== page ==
Synergistic Effects of Monoculture Biofilm Dispersion and Antibiotic Treatment




Powers, Shelbie

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Bacterial biofilms have been identified as the causative agent of many infections, including catheter associated urinary tract infections (CAUTIs). While in a biofilm state, bacterial cells are less susceptible to antibiotic therapy. However, once released from a biofilm, antimicrobial susceptibility returns. In an aim to increase antibiotic efficacy of CAUTI treatment, uropathogenic Pseudomonas aeruginosa PAO1 and Escherichia coli F11 biofilms were cultured on silicone disks, modeling the surface of urinary catheters. These biofilms were then treated with two potential dispersal agents and challenged with antibiotics. Antibiotics selected were tobramycin and nitrofurantoin due to their clinical use against urinary tract infections. Both potential dispersal agents showed the most effect when used to treat P. aeruginosa biofilms cultured in Luria-Bertani broth (LB). There was no increased dispersal or improved antibiotic efficacy after treatment of modified artificial urine media (mAUM)-cultured P. aeruginosa biofilms.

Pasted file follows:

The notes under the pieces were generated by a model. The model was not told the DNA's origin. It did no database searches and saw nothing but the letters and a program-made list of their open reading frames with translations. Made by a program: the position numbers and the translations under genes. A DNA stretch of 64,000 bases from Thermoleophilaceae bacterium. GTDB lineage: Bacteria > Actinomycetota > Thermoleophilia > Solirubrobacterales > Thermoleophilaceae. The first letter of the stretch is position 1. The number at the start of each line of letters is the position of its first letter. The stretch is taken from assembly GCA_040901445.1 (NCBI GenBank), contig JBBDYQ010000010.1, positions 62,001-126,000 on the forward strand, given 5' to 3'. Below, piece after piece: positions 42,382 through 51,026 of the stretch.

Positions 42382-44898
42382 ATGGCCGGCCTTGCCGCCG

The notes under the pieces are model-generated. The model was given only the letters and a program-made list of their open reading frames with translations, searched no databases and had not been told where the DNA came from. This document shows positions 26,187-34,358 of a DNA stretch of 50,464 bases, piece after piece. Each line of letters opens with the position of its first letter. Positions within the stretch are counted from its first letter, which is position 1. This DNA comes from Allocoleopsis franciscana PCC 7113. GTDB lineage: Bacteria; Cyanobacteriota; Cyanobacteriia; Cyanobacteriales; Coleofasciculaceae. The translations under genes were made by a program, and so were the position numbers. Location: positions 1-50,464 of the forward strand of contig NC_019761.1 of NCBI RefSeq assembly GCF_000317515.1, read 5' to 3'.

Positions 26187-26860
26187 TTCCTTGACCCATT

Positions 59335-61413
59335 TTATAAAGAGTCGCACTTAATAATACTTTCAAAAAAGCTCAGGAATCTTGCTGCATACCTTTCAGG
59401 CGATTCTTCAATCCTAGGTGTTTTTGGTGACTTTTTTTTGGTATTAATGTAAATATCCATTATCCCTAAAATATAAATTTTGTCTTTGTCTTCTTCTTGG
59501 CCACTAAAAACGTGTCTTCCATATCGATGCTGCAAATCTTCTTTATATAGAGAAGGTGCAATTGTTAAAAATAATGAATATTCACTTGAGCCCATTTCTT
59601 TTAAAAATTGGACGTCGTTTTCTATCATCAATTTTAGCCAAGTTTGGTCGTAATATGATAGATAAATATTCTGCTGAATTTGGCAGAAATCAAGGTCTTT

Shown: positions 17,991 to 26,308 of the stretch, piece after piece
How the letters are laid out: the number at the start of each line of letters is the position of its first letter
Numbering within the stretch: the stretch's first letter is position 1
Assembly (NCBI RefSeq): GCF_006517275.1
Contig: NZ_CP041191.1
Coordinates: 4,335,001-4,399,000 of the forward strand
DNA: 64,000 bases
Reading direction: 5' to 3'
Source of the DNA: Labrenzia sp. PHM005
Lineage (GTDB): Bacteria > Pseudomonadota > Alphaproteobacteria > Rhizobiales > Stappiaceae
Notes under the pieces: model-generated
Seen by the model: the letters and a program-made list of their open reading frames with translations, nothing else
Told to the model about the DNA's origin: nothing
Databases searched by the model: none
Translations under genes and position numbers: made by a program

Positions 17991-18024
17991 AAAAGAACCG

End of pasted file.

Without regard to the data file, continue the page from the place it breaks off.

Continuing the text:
Bacterial biofilms, Dispersion


Powers, S. (2021). Synergistic effects of monoculture biofilm dispersion and antibiotic treatment (Unpublished thesis). Texas State University, San Marcos, Texas.


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